Good Brands of Dog Food in Mexico? A Glossary of Terms

Carl and Lorena’s beloved Poco

A reader writes:

Hello Carl
Could you please provide me with the names of some of the better quality dog foods. I can’t read Spanish (yet)
Thanks
Lois

editor’s note: Carl is lurking in his northern lair, so I turned to PG correspondent El Codo for some investigative reporting.

El Codo:

Northern Mexico, the Baja California peninsula, and larger cities are more prosperous and a person is more likely to find expensive dogs, and therefore expensive dog food.

Unless you shop in a gringo enclave, smaller neighborhood tiendas (stores) are most likely to only have the most plain-jane generic pet food.  Light brown nuggets which I refer to as “Doggie K-Rations” are sold in bulk or repackaged in small clear plastic bags. Skinny Mexican dogs gobble this stuff up, but a dog from the US or Canada would seemingly rather starve than eat this dismal fare.

Supermercados, chain grocery stores will have a larger selection, including quality Mexican brands and familiar US brands. Commercial Mexicana, Gigante, Soriana, and Bodega Aurerra are some examples of larger chain stores. Popular brands like Pedigree and Purina are common, as are variants of the majors. Puppy food is common, and “low fat” varieties are getting more common. But only in those larger stores.

28% Protein “Made in Mexico”

Costco and Sam’s Club carry a large variety, as well as larger sacks in case you are feeding a particularly hungry Great Dane, or brace of smaller dogs.

However, truly exotic (to Mexicans) dog food brands like “Science Diet” are rare. Some veterinarians in gringo enclaves sell high-end dog food, but be forewarned, the price may make your knees wobble. If your pooch requires a special food, then by all means bring it from home. It will be difficult to find down here.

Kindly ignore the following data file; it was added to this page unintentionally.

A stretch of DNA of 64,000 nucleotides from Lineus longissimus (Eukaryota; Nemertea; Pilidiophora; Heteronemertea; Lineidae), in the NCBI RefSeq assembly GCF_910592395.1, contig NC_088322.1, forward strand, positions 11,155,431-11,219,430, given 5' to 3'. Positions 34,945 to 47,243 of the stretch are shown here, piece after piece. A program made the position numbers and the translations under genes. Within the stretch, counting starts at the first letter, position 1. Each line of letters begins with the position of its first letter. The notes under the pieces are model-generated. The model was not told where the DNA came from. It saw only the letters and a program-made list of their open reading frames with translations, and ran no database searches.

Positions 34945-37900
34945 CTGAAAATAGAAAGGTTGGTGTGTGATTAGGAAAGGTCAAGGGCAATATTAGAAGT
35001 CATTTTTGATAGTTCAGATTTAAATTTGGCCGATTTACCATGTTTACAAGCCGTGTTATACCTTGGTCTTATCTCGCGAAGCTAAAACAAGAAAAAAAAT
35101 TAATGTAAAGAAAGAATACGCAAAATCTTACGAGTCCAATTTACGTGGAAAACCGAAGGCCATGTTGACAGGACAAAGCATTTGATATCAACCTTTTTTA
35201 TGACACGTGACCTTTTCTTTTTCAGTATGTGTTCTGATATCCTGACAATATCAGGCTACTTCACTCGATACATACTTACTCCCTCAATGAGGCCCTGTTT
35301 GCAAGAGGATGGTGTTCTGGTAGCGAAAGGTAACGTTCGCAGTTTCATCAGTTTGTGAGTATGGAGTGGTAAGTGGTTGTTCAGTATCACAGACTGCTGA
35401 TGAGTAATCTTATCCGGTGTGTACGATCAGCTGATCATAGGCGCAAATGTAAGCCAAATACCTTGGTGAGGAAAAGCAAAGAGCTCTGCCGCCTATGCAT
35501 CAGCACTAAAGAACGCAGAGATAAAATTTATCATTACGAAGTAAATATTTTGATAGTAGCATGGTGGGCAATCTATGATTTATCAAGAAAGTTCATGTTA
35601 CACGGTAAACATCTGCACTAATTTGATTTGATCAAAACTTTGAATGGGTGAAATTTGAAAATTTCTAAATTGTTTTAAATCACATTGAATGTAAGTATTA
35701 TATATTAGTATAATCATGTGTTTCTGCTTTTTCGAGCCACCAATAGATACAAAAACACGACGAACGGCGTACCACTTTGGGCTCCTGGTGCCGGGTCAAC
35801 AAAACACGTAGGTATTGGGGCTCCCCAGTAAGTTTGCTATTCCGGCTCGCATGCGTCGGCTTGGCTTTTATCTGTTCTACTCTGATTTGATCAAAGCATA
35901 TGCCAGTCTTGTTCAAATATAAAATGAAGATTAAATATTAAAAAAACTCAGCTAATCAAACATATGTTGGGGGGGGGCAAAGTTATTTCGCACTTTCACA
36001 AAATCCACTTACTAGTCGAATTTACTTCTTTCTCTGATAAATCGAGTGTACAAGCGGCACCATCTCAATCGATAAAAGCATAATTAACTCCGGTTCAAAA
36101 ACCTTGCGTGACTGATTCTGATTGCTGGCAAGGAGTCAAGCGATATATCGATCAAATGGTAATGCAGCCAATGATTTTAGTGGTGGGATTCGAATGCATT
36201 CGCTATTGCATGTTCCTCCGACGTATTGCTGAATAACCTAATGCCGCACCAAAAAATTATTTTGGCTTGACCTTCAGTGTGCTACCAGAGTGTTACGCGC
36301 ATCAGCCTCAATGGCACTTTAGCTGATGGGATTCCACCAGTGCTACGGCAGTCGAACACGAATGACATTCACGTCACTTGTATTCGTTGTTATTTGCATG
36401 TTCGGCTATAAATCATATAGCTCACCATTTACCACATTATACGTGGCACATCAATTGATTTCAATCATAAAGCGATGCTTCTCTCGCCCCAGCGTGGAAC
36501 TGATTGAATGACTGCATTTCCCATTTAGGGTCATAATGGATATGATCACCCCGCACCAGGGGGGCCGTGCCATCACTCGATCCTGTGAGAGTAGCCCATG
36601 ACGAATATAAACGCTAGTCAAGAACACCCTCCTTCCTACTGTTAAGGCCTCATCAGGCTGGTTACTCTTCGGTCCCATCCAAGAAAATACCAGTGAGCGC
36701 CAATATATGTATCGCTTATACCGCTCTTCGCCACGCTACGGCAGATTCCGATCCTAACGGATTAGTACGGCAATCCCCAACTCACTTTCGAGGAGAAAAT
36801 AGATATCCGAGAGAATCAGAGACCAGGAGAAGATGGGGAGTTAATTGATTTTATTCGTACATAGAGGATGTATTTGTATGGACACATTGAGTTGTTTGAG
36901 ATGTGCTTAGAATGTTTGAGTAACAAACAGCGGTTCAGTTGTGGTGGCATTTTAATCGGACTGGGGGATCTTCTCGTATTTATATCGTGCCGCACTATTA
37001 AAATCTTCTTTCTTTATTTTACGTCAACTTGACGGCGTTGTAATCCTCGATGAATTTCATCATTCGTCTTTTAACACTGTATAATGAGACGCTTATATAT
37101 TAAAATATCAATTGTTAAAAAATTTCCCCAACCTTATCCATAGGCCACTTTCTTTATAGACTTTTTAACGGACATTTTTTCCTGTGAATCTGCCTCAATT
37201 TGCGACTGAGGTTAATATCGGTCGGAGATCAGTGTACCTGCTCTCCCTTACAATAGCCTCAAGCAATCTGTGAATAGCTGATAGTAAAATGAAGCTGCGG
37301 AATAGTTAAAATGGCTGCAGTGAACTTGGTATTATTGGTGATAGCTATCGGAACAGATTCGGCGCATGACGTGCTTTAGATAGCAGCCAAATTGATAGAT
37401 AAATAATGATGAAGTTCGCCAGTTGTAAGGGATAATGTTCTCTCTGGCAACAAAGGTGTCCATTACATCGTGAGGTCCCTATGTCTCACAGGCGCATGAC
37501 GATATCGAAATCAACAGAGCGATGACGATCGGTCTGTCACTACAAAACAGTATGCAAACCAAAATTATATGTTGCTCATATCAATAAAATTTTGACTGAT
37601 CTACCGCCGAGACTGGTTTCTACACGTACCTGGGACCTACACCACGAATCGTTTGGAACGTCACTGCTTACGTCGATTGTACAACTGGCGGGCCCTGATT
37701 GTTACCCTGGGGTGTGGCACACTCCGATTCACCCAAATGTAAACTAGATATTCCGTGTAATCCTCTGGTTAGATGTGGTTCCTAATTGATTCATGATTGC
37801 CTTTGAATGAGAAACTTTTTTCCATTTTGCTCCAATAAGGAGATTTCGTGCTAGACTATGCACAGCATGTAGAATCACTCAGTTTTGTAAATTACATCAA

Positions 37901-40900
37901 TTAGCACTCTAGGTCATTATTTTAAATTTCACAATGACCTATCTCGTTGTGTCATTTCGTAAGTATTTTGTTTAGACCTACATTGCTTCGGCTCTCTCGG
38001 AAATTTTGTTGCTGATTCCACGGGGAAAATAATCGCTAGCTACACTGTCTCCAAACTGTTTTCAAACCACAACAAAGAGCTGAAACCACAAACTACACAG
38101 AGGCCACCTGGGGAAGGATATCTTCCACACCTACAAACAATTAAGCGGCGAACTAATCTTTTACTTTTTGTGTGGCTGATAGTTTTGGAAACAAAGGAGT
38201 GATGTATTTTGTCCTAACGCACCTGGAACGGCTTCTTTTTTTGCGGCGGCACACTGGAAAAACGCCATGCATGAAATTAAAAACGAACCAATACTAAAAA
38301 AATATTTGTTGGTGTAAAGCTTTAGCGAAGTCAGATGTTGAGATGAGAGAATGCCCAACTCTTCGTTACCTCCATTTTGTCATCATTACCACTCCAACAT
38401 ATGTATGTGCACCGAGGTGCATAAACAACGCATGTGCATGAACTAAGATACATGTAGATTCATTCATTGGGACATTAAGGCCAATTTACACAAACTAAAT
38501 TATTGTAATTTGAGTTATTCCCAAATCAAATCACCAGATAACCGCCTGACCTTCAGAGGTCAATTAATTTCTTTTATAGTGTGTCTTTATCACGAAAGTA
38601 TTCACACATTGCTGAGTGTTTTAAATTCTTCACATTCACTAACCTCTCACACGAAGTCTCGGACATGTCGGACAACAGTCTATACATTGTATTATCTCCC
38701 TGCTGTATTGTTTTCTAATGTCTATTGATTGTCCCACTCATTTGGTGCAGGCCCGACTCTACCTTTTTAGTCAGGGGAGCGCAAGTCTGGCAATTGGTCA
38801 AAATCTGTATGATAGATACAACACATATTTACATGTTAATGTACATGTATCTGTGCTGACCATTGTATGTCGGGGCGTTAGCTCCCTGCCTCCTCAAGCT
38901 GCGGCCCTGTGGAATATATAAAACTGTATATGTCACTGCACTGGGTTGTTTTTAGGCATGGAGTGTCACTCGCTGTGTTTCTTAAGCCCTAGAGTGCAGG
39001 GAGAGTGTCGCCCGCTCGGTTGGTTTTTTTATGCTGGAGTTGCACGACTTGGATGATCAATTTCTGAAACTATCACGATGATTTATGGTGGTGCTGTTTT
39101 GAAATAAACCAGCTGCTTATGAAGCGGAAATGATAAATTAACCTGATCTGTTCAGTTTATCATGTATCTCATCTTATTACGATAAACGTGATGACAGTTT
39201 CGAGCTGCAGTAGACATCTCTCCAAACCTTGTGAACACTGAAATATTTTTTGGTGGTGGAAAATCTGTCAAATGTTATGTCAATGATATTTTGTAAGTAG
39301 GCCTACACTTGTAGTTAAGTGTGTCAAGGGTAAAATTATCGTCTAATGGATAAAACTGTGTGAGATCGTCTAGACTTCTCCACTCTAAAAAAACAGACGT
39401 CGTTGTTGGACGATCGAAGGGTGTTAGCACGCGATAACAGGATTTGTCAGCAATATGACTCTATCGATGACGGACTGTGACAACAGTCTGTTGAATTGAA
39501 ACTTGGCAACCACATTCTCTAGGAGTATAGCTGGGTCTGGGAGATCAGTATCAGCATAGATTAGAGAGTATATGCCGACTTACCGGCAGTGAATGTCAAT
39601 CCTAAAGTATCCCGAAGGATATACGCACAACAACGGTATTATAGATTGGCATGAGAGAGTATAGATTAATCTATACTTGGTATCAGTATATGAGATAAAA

Some bag dog food list vitamins minerals, protein and fat content but don’t count on it.

Mexican Brand

Counterfeit dog food is quite rare – I’ve never heard of it being found.

Glossary of Spanish Dog Food Terms:

ALIMENTO PARA PERROS Dog Food

ALIMENTO PARA CACHORROS Puppy Food

ALIMENTO PARA GATASCat Food

Carne: MEAT

Carne de Res BEEF

Pescado FISH

Pollo CHICKEN

Subproductos BYPRODUCTS

Arroz RICE

Trigo FLOUR

Pasta de Soya SOY PASTE

Nutritional Info

Bha/Bht PRESERVATIVES (Google for definitions)

Vitaminas VITAMINS (the same as in English)

Minerales MINERALS (latinized but very similar to English. “sulfate de magnesio” for “MAGNESIUM SULFATE” etc.)

Analisis Garantizados GUARANTEED ANALYSIS

Proteina Cruda CRUDE PROTEIN

Grasa Cruda CRUDE FAT

Fibra Cruda CRUDE FIBER

Humedad MOISTURE

Ceniza ASH

Editor’s note: See comments for additional info.

 

 

About Kelly Nowicki

10 Responses to “Good Brands of Dog Food in Mexico? A Glossary of Terms”

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  1. Larry says:

    I surely agrees with Carl’s list and I’ll add Acana to that list.
    I have been in Mexico with my dog and Acana was very easy to find

    • Lorena says:

      Larry, thanks for passing on your tip to People’s Guide readers. Sharing information about Mexico that helps others as we travel is the real purpose of The People’s Guide to Mexico and this website.